If this were a divorce court, the amount of control Dali exerts over its Opticon speakers could lose it a fair amount in damages. “We wanted to be in control of not only the design, development, construction and manufacturing of this speaker series, but also to keep as many of the parts in-house as possible and thereby have an even tighter control over the quality,” it says.
That painstaking concern for detail was rewarded with a four-star review of the enthusiastic Opticon 1 standmounters last year, and we’ve equally high hopes as we lift these similarly distinguished Opticon 6 floorstanders from their boxes.
MORE: Dali Opticon 1 review
Build and compatibility
The first thing you’ll notice, having removed the grilles, is an intriguing driver configuration comprising a pair of 16cm dust-cap-free woofers, built in-house using Dali’s wood-fibre composite (the random structure of which helps produce a rich sound and stop build-up of internal resonance), and a combined soft dome and ribbon tweeter module promising wide and even dispersion of treble.
The extra bass driver combined with the volume of its one-metre-tall MDF, lacquered cabinet and pair of reflex ports at the rear promises a lot of muscle for your money.
Dali asks that you position the speakers parallel with the rear wall, not toed in, to lower distortion in the listening area and aid room integration – besides, that ribbon tweeter is deigned to disperse sound evenly in front of the speaker.
Other than that, it is largely a matter of experimentation, but we have ours about three metres apart, and about one metre away from the back and sidewalls of our listening room.
More after the break
We’re in an excitable mood, so we head straight for Yeah Yeah Yeahs’ Fever To Tell album, and evidently these speakers are of a similar state of mind. Eight seconds – that’s all we need of the opening synthesizer motif of Rich to gauge these speakers’ sass, the confidence and energy they exude and how infectious a listen this is going to be.
The next eight, our focus is turned to the drums that have now joined the fray, displaying a boldness of which Arya Stark would be proud.
That pair of woofers are certainly pulling their weight. Karen O’s vocal retains its characteristic sharpness, but gains from support in the bass and midrange. The bass harmonics of Nick Zinner’s low-strung guitarline anchors the whole piece in uninterested, early-2000s guitar-music cool.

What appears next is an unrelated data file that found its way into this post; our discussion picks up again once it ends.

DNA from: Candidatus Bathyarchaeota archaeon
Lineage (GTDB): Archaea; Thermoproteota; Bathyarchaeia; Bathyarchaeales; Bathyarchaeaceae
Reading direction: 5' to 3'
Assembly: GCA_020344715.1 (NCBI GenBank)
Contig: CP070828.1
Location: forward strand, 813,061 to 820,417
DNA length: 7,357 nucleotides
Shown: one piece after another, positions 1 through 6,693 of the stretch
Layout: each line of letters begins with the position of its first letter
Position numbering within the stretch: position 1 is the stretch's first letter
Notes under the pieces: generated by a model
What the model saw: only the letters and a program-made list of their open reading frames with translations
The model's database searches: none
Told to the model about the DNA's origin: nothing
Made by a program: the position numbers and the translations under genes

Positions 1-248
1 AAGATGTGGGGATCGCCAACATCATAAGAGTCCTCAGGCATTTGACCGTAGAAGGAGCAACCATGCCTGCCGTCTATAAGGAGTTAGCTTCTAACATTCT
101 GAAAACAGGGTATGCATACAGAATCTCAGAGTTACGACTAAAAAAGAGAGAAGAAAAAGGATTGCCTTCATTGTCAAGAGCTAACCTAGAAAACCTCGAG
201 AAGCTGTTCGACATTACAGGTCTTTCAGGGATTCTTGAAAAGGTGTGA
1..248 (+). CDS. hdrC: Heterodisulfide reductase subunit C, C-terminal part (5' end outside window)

MORE: Best hi-fi speakers 2016
There’s no let up in attitude as the pace hastens with tracks like Date With The Night and Pin, and we get a commanding view of the tonal balance of which the Opticon 6 are capable. The lows can rumble and the trebles are rich and soaring, all tied in by an energetic but warm and composed midrange.
There are four drivers at work here, but their integration is seamless. At no point do we notice any detachment among the frequencies, which is an achievement in itself.
We attempt to catch Dali off guard with Frédéric Chopin’s Nocturne No2 in E-flat Major, but are welcomed only by an equally confident and balanced performance. The Opticon 6s don’t ignore dynamics by any means, but still manage to give an energetic and uplifting rendition of this piece, which can so often be made sound dreary, pedestrian even.
It isn’t the most delicate of performances, though nor does it delve as deeply as some competitors into vocal or instrumental expression.
However, our main point of comparison here, the Tannoy Revolution XT6Fs, have what the Dali Opticon 6s don’t: extra precision in terms of rhythm and fine detail, greater front-to-back dimensions and the explicit vulnerability of the artist. They don’t have the body or the exuberance of the Opticon 6s, yet are no better or worse for it.
The Dalis and the Award-winning Tannoys are going about the same task in different ways – it’s really up to you to decide how you want your music rendered.
The Opticon 6s lose a star because they don’t have the insight of their Award-winning rivals, not ignoring the fact they are more expensive.
Make a list of indispensible talents for your next pair of speakers, and, if the words ‘bold’ and ‘exciting’ feature anywhere near the top of it, the Opticon 6s could well be the solution for you.
See all our Dali reviews
See all our hi-fi speaker reviews